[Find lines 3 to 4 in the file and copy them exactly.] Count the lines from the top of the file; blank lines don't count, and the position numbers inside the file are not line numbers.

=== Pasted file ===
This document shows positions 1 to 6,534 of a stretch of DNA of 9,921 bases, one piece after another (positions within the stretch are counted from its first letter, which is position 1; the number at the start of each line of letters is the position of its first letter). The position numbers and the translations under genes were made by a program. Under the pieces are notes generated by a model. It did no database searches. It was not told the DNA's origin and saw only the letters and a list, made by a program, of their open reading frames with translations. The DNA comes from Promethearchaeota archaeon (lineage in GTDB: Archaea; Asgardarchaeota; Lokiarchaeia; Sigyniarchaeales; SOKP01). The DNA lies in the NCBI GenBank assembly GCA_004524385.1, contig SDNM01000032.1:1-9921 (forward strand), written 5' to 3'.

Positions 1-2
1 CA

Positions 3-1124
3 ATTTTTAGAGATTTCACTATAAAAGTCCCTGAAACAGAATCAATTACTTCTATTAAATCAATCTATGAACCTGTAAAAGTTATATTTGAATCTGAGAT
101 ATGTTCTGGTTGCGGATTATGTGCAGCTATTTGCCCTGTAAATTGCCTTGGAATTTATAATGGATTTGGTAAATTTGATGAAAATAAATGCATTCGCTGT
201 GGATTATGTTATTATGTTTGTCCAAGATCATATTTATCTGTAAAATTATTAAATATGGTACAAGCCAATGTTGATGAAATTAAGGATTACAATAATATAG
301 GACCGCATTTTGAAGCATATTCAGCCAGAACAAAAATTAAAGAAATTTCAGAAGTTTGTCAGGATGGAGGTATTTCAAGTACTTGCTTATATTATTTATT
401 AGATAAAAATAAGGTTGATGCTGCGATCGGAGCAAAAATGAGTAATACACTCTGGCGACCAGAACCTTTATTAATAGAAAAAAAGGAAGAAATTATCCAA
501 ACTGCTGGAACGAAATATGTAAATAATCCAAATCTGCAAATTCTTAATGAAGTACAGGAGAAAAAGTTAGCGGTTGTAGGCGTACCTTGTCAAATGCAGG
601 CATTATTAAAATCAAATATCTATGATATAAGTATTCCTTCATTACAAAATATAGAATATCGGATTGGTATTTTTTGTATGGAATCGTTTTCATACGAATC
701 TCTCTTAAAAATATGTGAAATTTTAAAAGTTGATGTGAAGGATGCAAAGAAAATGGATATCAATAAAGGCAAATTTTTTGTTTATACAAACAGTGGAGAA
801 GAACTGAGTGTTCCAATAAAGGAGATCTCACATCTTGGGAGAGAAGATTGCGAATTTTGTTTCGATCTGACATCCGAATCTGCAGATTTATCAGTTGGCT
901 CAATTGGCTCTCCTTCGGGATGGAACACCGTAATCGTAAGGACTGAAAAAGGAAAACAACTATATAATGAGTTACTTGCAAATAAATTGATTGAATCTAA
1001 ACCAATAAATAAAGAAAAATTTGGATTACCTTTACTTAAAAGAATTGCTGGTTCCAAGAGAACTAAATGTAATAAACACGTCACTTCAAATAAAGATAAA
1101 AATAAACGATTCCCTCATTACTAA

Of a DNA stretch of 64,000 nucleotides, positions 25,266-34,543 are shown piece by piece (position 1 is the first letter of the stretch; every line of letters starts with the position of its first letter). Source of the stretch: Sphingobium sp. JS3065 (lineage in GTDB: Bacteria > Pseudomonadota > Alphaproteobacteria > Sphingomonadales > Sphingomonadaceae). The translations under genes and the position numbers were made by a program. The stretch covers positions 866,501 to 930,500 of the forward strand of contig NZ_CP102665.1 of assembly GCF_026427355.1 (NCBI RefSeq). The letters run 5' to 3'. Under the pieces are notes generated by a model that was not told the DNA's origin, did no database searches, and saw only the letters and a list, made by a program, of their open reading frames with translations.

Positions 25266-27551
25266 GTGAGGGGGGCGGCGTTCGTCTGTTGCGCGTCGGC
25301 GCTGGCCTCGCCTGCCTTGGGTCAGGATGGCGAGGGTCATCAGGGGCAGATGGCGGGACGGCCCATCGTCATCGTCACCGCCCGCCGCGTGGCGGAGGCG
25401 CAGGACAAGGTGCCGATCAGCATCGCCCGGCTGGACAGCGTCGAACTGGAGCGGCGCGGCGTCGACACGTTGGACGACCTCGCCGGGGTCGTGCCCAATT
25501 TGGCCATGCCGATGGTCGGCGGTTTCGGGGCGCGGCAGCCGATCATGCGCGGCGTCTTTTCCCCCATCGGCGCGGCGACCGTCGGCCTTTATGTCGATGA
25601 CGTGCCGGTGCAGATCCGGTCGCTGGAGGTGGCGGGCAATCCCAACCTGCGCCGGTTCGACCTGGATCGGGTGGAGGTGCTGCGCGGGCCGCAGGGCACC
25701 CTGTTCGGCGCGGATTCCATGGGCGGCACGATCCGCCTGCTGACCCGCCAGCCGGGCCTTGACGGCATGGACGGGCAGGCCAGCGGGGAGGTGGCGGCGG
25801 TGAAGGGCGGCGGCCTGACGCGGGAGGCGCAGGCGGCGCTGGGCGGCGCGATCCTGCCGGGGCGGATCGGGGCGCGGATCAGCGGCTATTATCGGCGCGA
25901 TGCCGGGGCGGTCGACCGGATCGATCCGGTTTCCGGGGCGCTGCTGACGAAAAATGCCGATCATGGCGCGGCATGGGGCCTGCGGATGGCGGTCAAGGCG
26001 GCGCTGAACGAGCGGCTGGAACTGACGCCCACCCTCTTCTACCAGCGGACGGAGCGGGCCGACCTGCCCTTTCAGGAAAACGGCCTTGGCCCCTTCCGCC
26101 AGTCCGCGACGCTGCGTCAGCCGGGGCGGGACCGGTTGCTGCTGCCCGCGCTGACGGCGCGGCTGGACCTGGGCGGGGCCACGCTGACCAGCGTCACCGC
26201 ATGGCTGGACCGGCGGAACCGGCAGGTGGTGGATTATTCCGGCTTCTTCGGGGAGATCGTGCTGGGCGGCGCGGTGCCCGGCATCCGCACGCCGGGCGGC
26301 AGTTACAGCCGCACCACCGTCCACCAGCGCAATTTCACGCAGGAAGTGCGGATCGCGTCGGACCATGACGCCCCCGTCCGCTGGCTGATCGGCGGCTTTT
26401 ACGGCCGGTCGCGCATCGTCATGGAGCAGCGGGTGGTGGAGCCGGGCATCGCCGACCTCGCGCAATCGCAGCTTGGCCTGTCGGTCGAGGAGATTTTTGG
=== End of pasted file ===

1 CA

Positions 3-1124